• Loss or gain of appetite +/- weight change
    • (Reduced self-confidence)
    • (Bleak and pessimistic views of the future)
  • Ask about other psychiatric features, commonly anxiety
    • IMPORTANT to ask about mania/hypomania (e.g. feeling abnormally happy/high, irrational behaviour, expenditure etc) to exclude bipolar
    • Also eating disorders
    • Alcohol/substance misuse
    • Features of psychosis
  • ALWAYS ask about thoughts of suicide and self harm and go into detail where possible
  • Ask about possible triggers (e.g. relationship problems; employment issues; family problems etc), onset, timing, progression etc (i.e. take a full HPC)
  • It is important to take an extensive history in patients with possible depression, including HPC; Past psychiatric history; PMHx and drugs; FHx; Social Hx (drugs and alcohol are extremely important; as are housing, employment history, acitivities/hobies, relationships); Personal Hx (including developmental hx; childhood/growing up/school; family relationships; personal relationships; etc)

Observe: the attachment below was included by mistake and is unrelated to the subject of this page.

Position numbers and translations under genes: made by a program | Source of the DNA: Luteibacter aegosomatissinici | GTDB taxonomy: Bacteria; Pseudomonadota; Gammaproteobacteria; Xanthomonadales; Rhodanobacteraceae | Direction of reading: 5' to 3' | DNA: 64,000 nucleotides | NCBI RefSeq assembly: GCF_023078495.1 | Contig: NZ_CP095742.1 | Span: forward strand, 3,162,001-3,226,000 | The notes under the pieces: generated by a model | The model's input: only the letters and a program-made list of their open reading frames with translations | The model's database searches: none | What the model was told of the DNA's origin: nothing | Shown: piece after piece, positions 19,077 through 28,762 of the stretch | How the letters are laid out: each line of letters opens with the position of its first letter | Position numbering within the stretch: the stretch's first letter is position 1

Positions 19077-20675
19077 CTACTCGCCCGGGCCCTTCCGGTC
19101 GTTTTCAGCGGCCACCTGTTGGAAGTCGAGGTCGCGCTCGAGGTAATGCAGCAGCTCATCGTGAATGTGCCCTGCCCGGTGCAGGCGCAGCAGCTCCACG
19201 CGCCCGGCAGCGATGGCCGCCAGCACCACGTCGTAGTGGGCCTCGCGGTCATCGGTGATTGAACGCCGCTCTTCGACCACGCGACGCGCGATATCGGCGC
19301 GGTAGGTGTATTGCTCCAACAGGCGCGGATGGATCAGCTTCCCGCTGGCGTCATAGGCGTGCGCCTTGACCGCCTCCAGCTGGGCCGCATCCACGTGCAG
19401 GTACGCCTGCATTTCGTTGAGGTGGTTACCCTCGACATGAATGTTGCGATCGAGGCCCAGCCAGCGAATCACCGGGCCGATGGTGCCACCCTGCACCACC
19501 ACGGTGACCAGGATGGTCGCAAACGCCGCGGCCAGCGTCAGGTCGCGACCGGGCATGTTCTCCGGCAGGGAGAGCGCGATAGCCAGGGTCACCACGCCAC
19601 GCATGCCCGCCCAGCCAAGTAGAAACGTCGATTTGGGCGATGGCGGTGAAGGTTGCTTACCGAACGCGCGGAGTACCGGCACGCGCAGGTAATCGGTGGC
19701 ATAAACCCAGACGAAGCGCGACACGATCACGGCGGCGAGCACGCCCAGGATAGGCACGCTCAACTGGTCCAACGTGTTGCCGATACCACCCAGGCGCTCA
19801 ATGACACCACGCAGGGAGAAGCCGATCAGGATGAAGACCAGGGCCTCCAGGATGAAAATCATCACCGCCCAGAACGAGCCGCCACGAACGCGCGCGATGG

• In reality, this may not be possible due to time constraints, so screening questionnaires e.g. PHQ-9 and HAD scale, may be useful
  • On MSE
    • Appearance and behaviour can vary from normal to unkempt, poor communication and eye contact, weepy, frustrated
    • Speech can be slowed and in extreme cases words may be few (word poverty)
    • Mood is often subjectively and objectively low and affect can be flat
    • There is rarely any disorder of thought or perception although the patient may obsess over ideas of suicide or self harm; guilt or worthlessness
    • Insight can be preserved or the patient may be so depressed as to be pessimistic about treatments